Simmer vegetables until tender in boiling water.
Meanwhile add sliced onion to a pan with a little butter/margarine/fat and saute gently until golden.
When potatoes/vegetables are cooked and tender drain well and then mash with a tablespoon of margarine/butter and lots of seasoning. At this stage you can add extras such as some garlic powder or some chopped sauted garlic to add extra flavour. Mix well and when you are happy with the flavour add to a pie dish.
Sprinkle over the top with some grated cheese and finally the sauted long onion slices spreading out evenly over the top.
Place in a pre-heated hot oven at 220 C until the top is golden. This will take about 20 minutes.

Serves 4 as a main dish with a few green vegetables on the side or 6 as part of a meal.


Baked Fruit Pie – Recipe No. 168

Simple. Quick. Frugal. Delicious. This wartime pudding is basically summer sunshine on a plate.

Using some nectarines from my ‘Riverford Organic Fruit and Veg Box’, freshly picked wild blackberries and two slices of bread, I was able to make a mouth-watering, sweet pudding in no time at all. I whisked up the double cream I had left from a week ago (during the war you would have had to make mock cream unless you had a cow!) and added a generous splodge to top it off. Let me tell you the combination of warm pudding and fresh cream was delightful. It made me smile…

Any fruit can be used but I always think the addition of berries to the dish adds so much taste and colour.

C xxxx

Baked Fruit Pie

Ingredients

2 lbs fruit, bottled or fresh
4 oz stale bread (about 4 slices)
3 tablespoons of milk or water
2 level tablespoons of sugar

(I used half of all the above measurements to make less pudding)

Method

If using fresh fruit stew and sweeten to taste (I chopped my 4 nectarines and added the blackberries and once bubbling, stewed for about 5 minutes with about 3 teaspoons of sugar).
Put the fruit and juice in a pie dish.
Cut bread neatly into small cubes and place on top of the fruit.
Sprinkle the milk over the bread until damp.
Sprinkle the sugar over the top.
Bake in a hot oven for 20-30 minutes.

Serves 6

I took some photos of the process on my mobile phone including the best bit, tasting it!





Oaty Biscuits – Recipe No. 163

I’m in love with this wartime cookie recipe. These oaty, sweet, buttery, wartime biscuits really make you appreciate a 15 minute break with a hot cuppa tea in some old vintage china.

This recipe is super simple and quick.

 

Ingredients

4 oz (115 g) margarine or butter. (I used half and half as butter really adds that extra flavour)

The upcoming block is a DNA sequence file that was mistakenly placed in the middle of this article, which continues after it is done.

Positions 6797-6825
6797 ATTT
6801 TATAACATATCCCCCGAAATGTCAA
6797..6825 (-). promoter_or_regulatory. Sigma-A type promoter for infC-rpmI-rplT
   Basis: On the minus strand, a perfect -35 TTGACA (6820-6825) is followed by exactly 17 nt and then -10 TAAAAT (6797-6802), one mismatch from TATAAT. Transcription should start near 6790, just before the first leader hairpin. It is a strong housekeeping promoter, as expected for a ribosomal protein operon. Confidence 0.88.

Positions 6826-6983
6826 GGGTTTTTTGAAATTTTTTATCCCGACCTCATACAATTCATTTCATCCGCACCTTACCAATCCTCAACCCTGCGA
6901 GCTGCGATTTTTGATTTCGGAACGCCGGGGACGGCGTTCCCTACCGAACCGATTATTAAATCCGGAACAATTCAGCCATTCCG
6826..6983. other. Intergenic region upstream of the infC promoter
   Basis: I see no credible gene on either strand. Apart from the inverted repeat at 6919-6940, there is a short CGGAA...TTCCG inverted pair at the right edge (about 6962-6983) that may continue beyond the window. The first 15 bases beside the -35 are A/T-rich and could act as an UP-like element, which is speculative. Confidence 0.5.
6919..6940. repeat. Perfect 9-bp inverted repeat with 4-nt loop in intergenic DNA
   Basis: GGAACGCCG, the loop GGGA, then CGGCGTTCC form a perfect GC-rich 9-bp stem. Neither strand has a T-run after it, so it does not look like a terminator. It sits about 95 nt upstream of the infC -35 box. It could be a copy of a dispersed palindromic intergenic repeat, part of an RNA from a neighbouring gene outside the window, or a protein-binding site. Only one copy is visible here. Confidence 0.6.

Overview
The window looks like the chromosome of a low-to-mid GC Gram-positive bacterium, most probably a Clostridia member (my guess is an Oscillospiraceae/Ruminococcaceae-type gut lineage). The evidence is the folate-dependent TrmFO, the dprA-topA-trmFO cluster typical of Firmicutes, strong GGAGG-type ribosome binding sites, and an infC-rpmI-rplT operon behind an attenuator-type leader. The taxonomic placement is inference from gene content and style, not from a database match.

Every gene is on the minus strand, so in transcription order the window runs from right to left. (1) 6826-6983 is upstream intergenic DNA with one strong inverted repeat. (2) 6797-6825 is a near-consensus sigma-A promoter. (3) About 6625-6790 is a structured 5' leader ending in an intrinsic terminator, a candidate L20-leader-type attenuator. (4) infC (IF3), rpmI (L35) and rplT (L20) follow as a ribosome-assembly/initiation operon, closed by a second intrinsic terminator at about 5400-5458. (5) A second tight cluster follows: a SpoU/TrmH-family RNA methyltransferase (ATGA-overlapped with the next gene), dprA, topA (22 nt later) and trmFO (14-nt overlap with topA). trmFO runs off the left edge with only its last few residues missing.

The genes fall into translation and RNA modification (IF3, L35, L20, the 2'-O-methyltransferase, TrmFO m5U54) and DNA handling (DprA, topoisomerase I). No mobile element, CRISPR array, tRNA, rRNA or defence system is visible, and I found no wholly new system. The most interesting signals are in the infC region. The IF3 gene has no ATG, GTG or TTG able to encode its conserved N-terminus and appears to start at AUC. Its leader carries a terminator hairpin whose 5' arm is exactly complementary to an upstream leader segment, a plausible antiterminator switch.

3 oz (85 g) of sugar (I use unrefined caster sugar)
7 oz (200 g) of rolled oats
5 oz (150 g) self-raising flour or plain flour sifted with 1 teaspoon of baking powder and a pinch of salt
1 reconstitued dried egg or fresh egg (I didn’t use an egg at all and it was fine)
A little milk

 

Method

* Pre-heat the oven to 180C (350F) or Gas Mark 4.
* Grease two baking trays well or use parchment/baking paper instead.
* Cream the margarine/butter with the sugar until soft and light.
* Add the rolled oats and mix.
* Sift the flour, baking powder and salt and add the egg (if used) into the * mixture and mix well again before adding in a little milk to moisten. The dough should be stiff and quite dry but sticks together. Knead together.
* Divide out mixture into about 20 lumps the size of a walnut.
* Press between palms to flatten to about 1/4 inch thick and place on baking tray and press into shape.
* Bake for about 15 minutes until edges are golden.
* Leave on baking trays to cool.

Makes about 20.

 

EXTRA TIP: I divided the dough into half. The first half I left plain. The second half I sprinkled on some sultanas and some lemon extract and kneaded in. The lemon/fruit/oat biscuits were absolutely delicious!

 

Wartime Christmas Cake – Ministry of Food – Recipe No. 156

So here is the first promised Wartime Christmas themed recipe for our ‘Wartime Christmas Countdown’ here on www.the1940sExperiment.com.

This is a recommended Christmas Cake recipe from the Ministry of Food in the mid 1940’s and the rationed ingredients make a very acceptable cake. My son works in Tesco’s so I was able to go shopping last night with him and get a 10% discount on my shopping! (he has a staff discount card!). Every little bit helps!

Wartime Christmas Cake – Ministry of Food

4 oz (115g) margarine
3 oz (85g) of soft brown sugar
1 lb dried mixed fruit
2 reconstituted dried eggs or 2 fresh eggs
3 level tablespoons of warmed treacle or golden syrup
8 oz (225g) of plain flour
pinch salt
1/2 teaspoon of bicarbonate of soda
1 teaspoon of ground cinnamon
1 teaspoon of mixed spice
3 tablespoons of cold strained tea
(I also added a slug of dark rum!)

Method

Line a 7 inch (18cm) cake tin with greaseproof or parchment paper.
Pre-heat oven to 150 C (300 F), Gas Mark 2.
Cream the margarine and sugar.
Gradually add the beaten eggs then the syrup or the treacle.
Sift all the dry ingredients together then add to the creamed mixture and then add the fruit and tea. Add a slug of rum or rum essence if you wish.
Spoon into the cake tin and make a hollow in the centre so the cake will be flatter on top.
Bake for 2 to 2.5 hours or until the top is firm and the sides are slightly sinking away from the side of the tin. (You may need to cover top with foil half way through cooking).
Cool in the tin.
When cool remove from the tin and place in airtight container.

Over the coming weeks you can feed the cake with rum/whisky/sherry and nearer Christmas you can finally ice and decorate!